Category Archives: Day in History

November 9th 1961 – Brian Epstein Meets the Beatles at the Cavern Club

On November 9th 1961, Brian Epstein went to the Cavern Club to see the Beatles, initially to ask about where to obtain the record they had made in Hamburg with Tony Sheridan. Accompanying Brian was Alistair Taylor, his personal assistant. In this exclusive interview with the London Beatles Fanclub magazine, conducted in 1995, Alistair told me about that day:

“We had imported the record by Tony Sheridan and the Beat Brothers (really the Beatles) and it sold like crazy. One day Brian came in and said, “Do you remember that record we sold by the Beatles?” I said ‘Yes, of course’, and he said, ‘Well, they are playing at the Cavern, today, at lunchtime, let’s go to lunch and call in at the Cavern’.

So we went to the Cavern. Ghastly place. We went in suits, like I’m wearing today, and there were these four ghastly youths up on stage, wearing black leather jeans, black jackets, smoking and drinking, and so loud. Brian and I sat at the back, we only heard about four or five numbers and they were just so charismatic and so exciting. What really struck us was the final number, which Paul announced they had written. It was ‘Hello Little Girl’. It was a damned good number. We didn’t like pop music, we just sold records for a living. I was a jazz and classics fan.

We went to lunch, and Brian asked me what I thought of them, and I said, ‘They were bloody awful, but absolutely incredible!’ We talked a bit more, and Brian said ‘I’m thinking of managing them!’. I said, ‘My god, you’re kidding’ – I thought it was great. He said ‘If I do manage them, would you come with me. Who do you work for, me or NEMS?’ I said ‘I work for you’ So he said, ‘If you come with me, I’ll give you 2.5% of the Beatles earnings. I replied, ‘I couldn’t accept that Brian’ I had no money to put up and I knew it would be very expensive. I said all I wanted was a better salary, that’s all.”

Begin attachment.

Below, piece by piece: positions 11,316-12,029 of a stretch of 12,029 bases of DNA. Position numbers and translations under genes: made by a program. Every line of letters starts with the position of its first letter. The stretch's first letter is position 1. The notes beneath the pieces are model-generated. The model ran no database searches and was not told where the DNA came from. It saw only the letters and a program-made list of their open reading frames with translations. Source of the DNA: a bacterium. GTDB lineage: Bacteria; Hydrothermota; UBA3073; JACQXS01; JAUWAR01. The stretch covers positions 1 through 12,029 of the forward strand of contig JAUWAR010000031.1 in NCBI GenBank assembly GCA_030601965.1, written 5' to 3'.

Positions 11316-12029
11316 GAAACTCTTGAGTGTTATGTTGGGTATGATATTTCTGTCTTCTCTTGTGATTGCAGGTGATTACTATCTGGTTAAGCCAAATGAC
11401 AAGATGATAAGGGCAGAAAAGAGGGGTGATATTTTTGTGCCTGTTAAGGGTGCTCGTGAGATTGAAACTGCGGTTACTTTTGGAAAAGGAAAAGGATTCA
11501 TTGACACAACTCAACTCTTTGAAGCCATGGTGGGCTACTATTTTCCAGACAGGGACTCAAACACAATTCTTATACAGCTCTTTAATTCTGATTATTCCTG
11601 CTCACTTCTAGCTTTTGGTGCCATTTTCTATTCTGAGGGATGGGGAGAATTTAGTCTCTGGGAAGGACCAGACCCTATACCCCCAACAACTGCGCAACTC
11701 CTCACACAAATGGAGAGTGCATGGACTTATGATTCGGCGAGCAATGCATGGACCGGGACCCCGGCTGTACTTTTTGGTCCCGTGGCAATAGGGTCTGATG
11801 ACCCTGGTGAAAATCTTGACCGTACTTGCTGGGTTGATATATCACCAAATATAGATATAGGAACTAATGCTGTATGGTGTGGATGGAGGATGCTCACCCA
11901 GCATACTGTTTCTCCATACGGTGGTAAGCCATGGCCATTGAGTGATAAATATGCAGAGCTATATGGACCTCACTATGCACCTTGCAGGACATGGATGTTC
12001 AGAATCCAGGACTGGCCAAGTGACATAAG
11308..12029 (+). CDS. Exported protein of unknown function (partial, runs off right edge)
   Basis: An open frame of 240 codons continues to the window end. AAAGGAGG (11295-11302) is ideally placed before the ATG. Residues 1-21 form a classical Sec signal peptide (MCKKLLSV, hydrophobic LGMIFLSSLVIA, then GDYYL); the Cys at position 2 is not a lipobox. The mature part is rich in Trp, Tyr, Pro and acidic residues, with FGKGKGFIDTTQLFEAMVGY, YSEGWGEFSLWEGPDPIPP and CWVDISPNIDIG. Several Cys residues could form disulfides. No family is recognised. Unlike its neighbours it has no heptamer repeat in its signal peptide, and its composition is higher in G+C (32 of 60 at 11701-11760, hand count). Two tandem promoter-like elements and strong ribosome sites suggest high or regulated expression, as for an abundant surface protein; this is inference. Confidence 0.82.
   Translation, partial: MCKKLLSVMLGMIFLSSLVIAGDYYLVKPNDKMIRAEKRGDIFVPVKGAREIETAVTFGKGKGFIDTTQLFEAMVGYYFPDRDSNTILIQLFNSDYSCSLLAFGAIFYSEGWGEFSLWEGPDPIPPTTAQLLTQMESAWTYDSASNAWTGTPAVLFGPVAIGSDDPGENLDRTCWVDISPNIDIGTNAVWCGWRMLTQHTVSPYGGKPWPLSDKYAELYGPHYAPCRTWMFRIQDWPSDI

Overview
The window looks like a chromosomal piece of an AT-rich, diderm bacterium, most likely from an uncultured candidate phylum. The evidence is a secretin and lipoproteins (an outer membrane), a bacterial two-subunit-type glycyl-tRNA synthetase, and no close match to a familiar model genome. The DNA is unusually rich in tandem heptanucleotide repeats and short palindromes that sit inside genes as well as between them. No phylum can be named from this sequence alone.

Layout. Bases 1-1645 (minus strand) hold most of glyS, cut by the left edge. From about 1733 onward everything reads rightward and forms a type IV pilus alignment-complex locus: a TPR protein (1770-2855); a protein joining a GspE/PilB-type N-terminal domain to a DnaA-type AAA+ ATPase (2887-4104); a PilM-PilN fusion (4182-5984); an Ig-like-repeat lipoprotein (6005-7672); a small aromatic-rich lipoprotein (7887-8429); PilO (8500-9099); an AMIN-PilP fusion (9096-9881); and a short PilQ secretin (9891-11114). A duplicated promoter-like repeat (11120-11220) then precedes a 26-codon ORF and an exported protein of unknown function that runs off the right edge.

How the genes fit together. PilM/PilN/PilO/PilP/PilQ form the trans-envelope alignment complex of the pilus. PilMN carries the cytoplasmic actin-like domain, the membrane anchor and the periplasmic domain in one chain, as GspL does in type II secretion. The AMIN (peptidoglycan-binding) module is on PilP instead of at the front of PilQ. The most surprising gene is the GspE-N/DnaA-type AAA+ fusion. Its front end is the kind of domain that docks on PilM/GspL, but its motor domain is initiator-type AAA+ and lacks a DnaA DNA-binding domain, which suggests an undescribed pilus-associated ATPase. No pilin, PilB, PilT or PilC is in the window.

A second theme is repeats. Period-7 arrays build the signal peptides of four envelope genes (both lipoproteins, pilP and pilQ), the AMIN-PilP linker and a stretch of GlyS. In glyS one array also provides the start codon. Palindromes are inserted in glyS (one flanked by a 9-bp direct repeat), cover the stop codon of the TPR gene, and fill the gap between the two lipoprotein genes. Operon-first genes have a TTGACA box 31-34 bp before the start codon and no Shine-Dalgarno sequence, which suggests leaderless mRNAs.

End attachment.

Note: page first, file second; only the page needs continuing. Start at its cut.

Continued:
So Alistair turned down the chance of getting a very nice share in the Beatles, but remained a big part of their entourage, at NEMS with Brian, and later as general manager of Apple, until he was fired by Allen Klein.

Alistair passed away in June 2004.

Blogger Richard Porter, guiding a Beatles tour of London with Alistair Taylor

23 October 2010 – Yoko Unveils a Plaque to John at 34 Montagu Square

October 23rd 2010. Pics I took of Yoko Ono unveiling the English Heritage blue plaque to John Lennon, at their former apartment, 34 Montagu Square. The apartment was actually owned by Ringo, and he lived there for a time with wife Maureen and son Zak. He later let Paul McCartney use it as a recording studio, and after that, Jimi Hendrix lived there. It was then John and Yoko’s first place together.

We go to Montagu Square on my London Beatles Walks. For full details see http://www.beatlesinlondon.com

The full story of 34 Montagu Square is in my book ‘Guide to the Beatles London’ for full details see http://www.beatlesinlondon.com/#guideanddvd

My invite to the plaque unveiling
Yoko Ono unveiling the plaque to John Lennon at 34 Montagu Square

 

It was 60 Years Ago Today! Paul McCartney Debuts with the Quarrymen